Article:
|Title:||The Simple Art of Murder (Philip Marlowe)|
|Format:||lit docx doc txt|
|ePUB size:||1446 kb|
|FB2 size:||1264 kb|
|DJVU size:||1361 kb|
|Category:||Thrillers and Suspense|
|Publisher:||Ballantine Books (March 12, 1980)|
The murder novel has also a depressing way of minding its own business, solving its own problems and answering its own questions. There is nothing left to discuss, except whether it was well enough written to be good fiction, and the people who make up the half-million sales wouldn't know that anyway. Good specimens of the art are much rarer than good serious novels. Second-rate items outlast most of the high-velocity fiction, and a great many that should never have been born simply refuse to die at all. They are as durable as the statues in public parks and just about as dull. It is the ladies and gentlemen of what Mr. Howard Haycraft(in his book "Murder for Pleasure") calls the Golden Age of detective fiction that really get me down. This age is not remote. For Mr. Haycraft's purpose it starts after the First World War and lasts up to about 1930.
The Simple Art of Murder is hard-boiled detective fiction author Raymond Chandler's critical essay, a magazine article, and his collection of short stories. The essay was first published in The Atlantic Monthly in December 1944.
Contains Chandler's essay on the art of detective stories and a collection of 8 classic Chandler mysteries. His witty one-liners of Philip Marlowe are great and make this character come alive, but his is the only example where Chandler's humor works. None of the story is boring or bad however. The author really raised the standard of the genre so high in the later works that his own early writings look pale in comparison. The sense i got from these stories, is that Chandler was tr The Simple Art of Murder by Raymond Chandler. This book is a series of short stories, written in the 1930's and 40's, prefaced by an essay he wrote on writing crime fiction and gives the book its title. I've always been a fan of Chandler's "Phillip Marlowe" and of Dashiell Hammet's "Thin Ma.
Book Jacket Status: Jacketed)Raymond Chandler’s first three novels, published here in one volume, established his reputation as an unsurpassed master of hard-boiled detective fiction. The Big Sleep, Chandler’s first novel, introduces Philip Marlowe, Hardboiled: An Anthology of American Crime Stories. by Bill Pronzini · Jack Adrian · Dashiell Hammett · Raymond Chandler · Chester Himes · Norbert Davis · John D. MacDonald · Benjamin Appel · Elmore Leonard · Jonathan Craig · David Goodis · Ross Macdonald · . Burnett · Mickey Spillane · Gil Brewer · Leigh Brackett · Helen Nielsen · Evan Hunter.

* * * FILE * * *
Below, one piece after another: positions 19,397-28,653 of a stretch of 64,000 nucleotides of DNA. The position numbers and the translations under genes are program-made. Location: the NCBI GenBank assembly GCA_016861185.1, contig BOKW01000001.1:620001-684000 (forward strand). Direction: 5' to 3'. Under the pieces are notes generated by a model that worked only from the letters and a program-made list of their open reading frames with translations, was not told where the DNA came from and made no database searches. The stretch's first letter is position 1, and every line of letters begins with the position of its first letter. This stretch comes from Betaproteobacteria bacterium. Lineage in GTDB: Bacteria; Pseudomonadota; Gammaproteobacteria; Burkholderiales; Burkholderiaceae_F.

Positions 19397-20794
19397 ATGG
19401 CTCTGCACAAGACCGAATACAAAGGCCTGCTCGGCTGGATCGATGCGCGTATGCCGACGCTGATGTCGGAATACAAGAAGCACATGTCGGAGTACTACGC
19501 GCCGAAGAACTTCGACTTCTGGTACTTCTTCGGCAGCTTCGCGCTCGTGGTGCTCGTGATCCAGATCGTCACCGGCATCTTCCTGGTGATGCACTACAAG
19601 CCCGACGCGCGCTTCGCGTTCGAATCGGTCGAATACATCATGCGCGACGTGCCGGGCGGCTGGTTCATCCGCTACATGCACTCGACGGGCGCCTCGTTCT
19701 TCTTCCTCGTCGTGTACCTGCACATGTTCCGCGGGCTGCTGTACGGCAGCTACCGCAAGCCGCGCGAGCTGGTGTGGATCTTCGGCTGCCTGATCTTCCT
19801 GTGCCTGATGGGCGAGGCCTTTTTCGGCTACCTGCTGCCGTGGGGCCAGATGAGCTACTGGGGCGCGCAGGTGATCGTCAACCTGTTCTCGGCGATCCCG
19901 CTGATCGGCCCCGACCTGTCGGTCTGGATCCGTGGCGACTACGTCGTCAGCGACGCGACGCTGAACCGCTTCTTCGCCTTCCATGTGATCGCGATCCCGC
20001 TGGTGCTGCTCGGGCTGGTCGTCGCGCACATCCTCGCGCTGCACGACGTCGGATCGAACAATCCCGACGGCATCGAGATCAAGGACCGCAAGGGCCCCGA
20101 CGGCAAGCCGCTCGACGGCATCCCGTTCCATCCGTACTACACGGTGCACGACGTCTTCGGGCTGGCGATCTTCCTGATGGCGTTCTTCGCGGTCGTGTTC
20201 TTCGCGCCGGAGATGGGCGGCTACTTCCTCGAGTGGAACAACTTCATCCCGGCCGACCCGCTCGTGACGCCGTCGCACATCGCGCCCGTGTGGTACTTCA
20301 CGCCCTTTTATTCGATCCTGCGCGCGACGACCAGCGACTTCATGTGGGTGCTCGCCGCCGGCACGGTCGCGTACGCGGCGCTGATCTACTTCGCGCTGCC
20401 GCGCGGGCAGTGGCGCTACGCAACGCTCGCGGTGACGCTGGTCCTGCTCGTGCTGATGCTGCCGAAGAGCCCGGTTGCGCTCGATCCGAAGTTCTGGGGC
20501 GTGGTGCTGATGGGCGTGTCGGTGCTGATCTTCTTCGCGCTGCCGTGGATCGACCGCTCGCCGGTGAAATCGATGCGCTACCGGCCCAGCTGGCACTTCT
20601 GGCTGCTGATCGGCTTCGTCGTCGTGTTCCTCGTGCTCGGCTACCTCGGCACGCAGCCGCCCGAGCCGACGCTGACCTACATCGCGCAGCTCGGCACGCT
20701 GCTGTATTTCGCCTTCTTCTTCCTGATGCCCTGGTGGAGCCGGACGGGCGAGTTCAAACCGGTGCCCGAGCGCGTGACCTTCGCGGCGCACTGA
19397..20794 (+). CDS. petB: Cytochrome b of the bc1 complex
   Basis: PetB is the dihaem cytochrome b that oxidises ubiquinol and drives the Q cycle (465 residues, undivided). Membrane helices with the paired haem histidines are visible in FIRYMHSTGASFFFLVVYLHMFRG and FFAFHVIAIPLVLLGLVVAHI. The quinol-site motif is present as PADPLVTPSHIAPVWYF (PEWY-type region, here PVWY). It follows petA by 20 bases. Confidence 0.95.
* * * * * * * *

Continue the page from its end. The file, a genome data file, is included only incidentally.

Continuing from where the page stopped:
Raymond Chandler was one of the finest prose writers of the twentieth century. Age does not wither Chandler’s prose. He wrote like an angel.
Highlights of the collection include "The Simple Art of Murder," an essay by the author on the nature of mystery-writing, and the haunting "I'll Be Waiting," in which a lonely hotel detective tries to help a beautiful guest and ends up paying a dearer price than he could ever have imagined. Anyone looking for a fresh perspective on one of mystery's best writers should pick up "The Simple Art Of Murder.
Philip Marlowe Series. View More by This Author. This book can be downloaded and read in Apple Books on your Mac or iOS device. Requirements: This book can only be viewed on an iOS device with Apple Books on iOS 12 or later, iBooks . 1 or later and iOS . 3 or later, or a Mac with iBooks . or later and OS X 1. or later. More by Raymond Chandler. The Raymond Chandler MEGAPACK®. Apple Books is an amazing way to download and read books on iPhone, iPad, or iPod touch. You can download Apple.
Chapter 4 focuses on Raymond Chandler and his farewell Philip Marlowe novel Playback. Even as it playfully dishes out familiar genre formulas and multiple playbacks of playbacks of playbacks, it bids an ironic farewell to the entire hardboiled tradition, self-reflexively deconstructing itself and the entire genre. Do you want to read the rest of this chapter? Request full-text.
The Simple Art of Murder. Prefaced by the famous Atlantic Monthly essay of the same name, in which he argues the virtues of the hard-boiled detective novel, this collection mostly drawn from stories he wrote for the pulps demonstrates Chandler's imaginative, entertaining facility with the form. This is the Code of the Private Eye as defined by Raymond Chandler in his 1944 essay 'The Simple Act of Murder. Such a man was Philip Marlowe, private eye, an educated, heroic, streetwise, rugged individualist and the hero of Chandler's first novel, The Big Sleep. These stories are where Chandler honed his art and developed his uniquely vivid underworld, peopled with good cops and bad cops, informers and extortionists, lethally predatory blondes and redheads, and crime, sex, gambling, and alcohol in abundance.